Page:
Jun 23, 2019

Mobile IoT and Adjacent Industries

How time flies! Over 10 years ago, I was part of a GSMA strategy team that looked at new growth markets for the mobile industry. Our report – entitled ‘Embedded Mobile: M2M and Beyond’ – identified opportunities for growth in adjacent industries. This would need the GSMA to promote the collective interests of the mobile industry in several ways. One recommendation was to work with supply-side partners. This would lower the barriers to adoption of mobile in non-mobile industries.

A second recommendation focused on stimulating demand by fostering a dialog with non-mobile industries. Besides highlighting the value of connecting assets, it would provide a channel to feed user needs back into the mobile eco-system.

In the aftermath of the 2008 financial crash, the GSMA’s initiative survived and thrived. Soon, senior executives from the automotive and pharmaceuticals sectors became keynote speakers at Mobile World Congress (MWC). And, the composition of MWC attendees changed with an influx from non-mobile industry sectors.

Why does this history matter now?

A few weeks ago, I was explaining my consultancy work to a former colleague. It dawned on me that all my projects are now in adjacent-to-mobile industries. These projects also focus on topics that map onto the upper end of the mobile stack. From being a regular speaker at MWC, I now appear in non-mobile venues [2].

Nowadays, it is common to see IoT technologies (the modern label that has overtaken M2M) in smart city, intelligent transport and mobility-as-a-service applications. Some of the underlying technologies involve mobile, but not all. That’s because there are many channels to source connected device and sensor data. Many times, data comes from enterprise and open-data repositories. Mobile communications are one of several media alternatives.

Value-add, besides IoT connectivity 

Looking higher up the IoT stack, there is a lot of industrial IoT activity surrounding data. One area involves data exchanges, a form of sharing of IoT data among several operational units and supply-chain partners. Another area applies to data marketplaces. These enable any-to-any exchange of IoT data, with additional capabilities for data monetization and licensing controls. The latter help in managing downstream uses and encouraging service-provider innovation.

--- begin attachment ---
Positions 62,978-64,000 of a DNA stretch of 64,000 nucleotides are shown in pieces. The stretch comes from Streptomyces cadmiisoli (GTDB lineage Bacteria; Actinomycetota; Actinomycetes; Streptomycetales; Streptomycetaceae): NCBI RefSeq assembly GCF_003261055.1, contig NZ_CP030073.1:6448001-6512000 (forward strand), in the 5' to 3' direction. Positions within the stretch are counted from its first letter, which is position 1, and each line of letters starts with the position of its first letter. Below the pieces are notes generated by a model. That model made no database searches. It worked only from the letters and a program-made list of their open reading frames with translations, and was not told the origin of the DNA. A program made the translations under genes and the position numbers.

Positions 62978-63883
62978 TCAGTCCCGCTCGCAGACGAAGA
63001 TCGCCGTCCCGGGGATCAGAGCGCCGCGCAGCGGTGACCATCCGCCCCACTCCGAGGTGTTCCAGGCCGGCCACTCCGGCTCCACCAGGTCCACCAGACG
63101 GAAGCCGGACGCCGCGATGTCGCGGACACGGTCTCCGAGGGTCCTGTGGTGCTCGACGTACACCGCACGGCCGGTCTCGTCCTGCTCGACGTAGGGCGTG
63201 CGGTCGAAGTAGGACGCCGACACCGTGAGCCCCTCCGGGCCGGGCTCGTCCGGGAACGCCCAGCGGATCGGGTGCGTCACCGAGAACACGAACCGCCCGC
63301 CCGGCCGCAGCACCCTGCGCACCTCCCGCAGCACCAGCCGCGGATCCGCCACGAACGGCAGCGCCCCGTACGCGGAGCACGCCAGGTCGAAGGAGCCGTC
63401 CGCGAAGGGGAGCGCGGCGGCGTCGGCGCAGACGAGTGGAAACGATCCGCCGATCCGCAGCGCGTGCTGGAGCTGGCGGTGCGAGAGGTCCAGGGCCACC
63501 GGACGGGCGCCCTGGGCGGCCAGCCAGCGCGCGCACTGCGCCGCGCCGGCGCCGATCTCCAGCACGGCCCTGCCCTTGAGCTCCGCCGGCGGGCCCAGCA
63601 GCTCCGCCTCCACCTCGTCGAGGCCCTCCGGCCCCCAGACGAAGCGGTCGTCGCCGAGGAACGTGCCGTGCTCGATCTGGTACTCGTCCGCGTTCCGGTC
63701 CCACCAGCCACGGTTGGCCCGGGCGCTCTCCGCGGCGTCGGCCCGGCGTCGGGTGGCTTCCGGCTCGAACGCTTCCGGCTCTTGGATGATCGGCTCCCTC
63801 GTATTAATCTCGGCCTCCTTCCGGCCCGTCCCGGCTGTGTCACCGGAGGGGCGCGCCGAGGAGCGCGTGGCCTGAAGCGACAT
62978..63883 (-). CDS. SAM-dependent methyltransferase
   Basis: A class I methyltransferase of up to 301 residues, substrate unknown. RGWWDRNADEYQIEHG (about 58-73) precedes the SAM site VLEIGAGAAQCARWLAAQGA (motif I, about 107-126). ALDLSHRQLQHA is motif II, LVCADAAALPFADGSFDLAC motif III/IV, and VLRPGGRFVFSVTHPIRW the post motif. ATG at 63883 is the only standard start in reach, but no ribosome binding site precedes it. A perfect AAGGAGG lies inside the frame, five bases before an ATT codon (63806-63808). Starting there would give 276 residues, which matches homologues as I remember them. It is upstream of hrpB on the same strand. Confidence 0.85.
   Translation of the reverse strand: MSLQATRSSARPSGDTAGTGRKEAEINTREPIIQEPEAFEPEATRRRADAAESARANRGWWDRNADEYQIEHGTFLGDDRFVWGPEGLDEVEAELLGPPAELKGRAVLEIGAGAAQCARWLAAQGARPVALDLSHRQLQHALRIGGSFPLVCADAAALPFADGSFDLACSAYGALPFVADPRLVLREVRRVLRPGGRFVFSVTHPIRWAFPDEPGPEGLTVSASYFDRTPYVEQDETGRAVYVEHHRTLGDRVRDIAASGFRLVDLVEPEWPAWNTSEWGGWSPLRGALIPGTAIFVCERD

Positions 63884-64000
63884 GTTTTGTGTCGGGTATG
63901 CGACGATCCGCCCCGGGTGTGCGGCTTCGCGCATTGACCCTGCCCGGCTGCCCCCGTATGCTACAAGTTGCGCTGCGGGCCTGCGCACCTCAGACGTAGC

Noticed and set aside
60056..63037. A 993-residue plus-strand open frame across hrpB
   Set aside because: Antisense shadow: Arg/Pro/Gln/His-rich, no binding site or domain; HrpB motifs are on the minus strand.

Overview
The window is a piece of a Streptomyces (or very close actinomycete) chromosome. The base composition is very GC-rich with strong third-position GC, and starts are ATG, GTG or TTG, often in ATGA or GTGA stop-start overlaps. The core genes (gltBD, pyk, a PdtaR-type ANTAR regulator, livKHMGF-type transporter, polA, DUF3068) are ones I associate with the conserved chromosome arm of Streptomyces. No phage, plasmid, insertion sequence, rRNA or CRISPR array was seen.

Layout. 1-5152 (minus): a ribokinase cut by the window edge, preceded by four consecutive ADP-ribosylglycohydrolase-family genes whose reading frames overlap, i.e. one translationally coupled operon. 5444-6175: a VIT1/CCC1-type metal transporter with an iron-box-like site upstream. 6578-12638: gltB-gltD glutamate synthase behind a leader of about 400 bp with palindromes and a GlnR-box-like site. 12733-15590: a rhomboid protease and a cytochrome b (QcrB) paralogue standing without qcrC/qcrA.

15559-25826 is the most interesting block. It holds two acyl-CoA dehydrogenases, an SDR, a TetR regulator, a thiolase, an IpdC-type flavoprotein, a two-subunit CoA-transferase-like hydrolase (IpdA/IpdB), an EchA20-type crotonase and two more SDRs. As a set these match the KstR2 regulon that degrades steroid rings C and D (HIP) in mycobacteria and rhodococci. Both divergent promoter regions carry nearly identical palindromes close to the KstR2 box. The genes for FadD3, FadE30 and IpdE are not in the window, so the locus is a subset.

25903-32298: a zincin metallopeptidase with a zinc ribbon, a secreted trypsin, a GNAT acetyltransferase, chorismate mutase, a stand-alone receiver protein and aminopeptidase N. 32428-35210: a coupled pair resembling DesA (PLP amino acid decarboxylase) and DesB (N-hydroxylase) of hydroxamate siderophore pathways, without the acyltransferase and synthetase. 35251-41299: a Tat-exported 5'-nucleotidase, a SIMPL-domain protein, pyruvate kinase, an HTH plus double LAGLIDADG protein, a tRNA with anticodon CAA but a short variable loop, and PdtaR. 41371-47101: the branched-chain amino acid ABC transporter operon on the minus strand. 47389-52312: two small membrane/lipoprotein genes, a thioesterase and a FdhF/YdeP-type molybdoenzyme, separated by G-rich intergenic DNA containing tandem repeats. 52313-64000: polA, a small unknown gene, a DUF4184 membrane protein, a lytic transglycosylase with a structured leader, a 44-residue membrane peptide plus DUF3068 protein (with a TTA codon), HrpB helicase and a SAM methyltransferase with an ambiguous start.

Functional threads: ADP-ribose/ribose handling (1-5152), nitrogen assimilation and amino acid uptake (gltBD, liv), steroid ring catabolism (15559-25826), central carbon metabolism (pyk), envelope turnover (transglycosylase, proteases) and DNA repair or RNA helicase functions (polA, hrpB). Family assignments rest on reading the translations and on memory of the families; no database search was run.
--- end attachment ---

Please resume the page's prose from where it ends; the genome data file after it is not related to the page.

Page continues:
I see the UK hosting groundbreaking work on data trusts [3] where there are roles for custodians with a reputation for trust. Trust is something that mobile network operators aspire to. They have large-scale relationships in the consumer sector. They also seek to deliver dependable communications services to the business sector. These should be topics on the mobile industry's agenda. Let’s not overlook the fact that there is a roadmap that links IoT connectivity to a data stewardship business model [4].

Once strategy takes hold … 

So, why does history matter now? Firstly, with the IoT industry booming, it takes time for industry mega-trends to take hold. Strategy plans need to address the 5-10-year window with regards to IoT as well as new opportunities around AI and payments.

Secondly, one unfortunate concern for mobile operators is absence in the fora where these new issues and business opportunities are being developed. That may be just my perspective, although I try to keep a look out and request audience feedback at industry events.

Perhaps the competitive intensity between individual MNOs is clouding the opportunity. They may not see the opportunity or value of collaborating to deliver mobility services in adjacent industries. That overlooks their competitive strengths for affordable and interoperable solutions, at scale.

Whatever the issues, the mobile industry needs to tackle a common refrain I hear often – “We can solve this without the telcos. We’ll just call them in when we want to buy connectivity”. And, in a more recent example, here's a municipal authority talking about deploying its own assets to collect city data for an always-on data service. Their intention is to draw on MNO data on an occasional basis to validate patterns their own data are picking up [5].

[1] https://www.gsma.com/newsroom/resources/embedded-mobile-m2m-solutions-and-beyond-0-71-mb/ 

[2] Public-Private Data Marketplaces for Intelligent Transport Innovation https://itswc.confex.com/itswc/2019/meetingapp.cgi/Session/3456 

[3] Increasing trust in data: could ‘data trusts’ help? https://theodi.org/event/could-data-trusts-help 

[4] New business models for Connected Living https://www.gsma.com/iot/wp-content/uploads/2013/02/New-business-models-for-Connected-Living-exec-summary.pdf 

[5] Transport Data Initiative #10 https://youtu.be/9LBQLNIO!28 (panel discussion commencing approximately 2:47) 

1 comment:

  1. 6 July 2019 update

    Bike-share companies team up to share data

    Eight of Europe’s leading bike-share operators and suppliers have teamed up to form an expert group to promote the bike-sharing industry in European cities and foster collaboration.

    https://cities-today.com/bike-share-companies-team-up-to-share-data/

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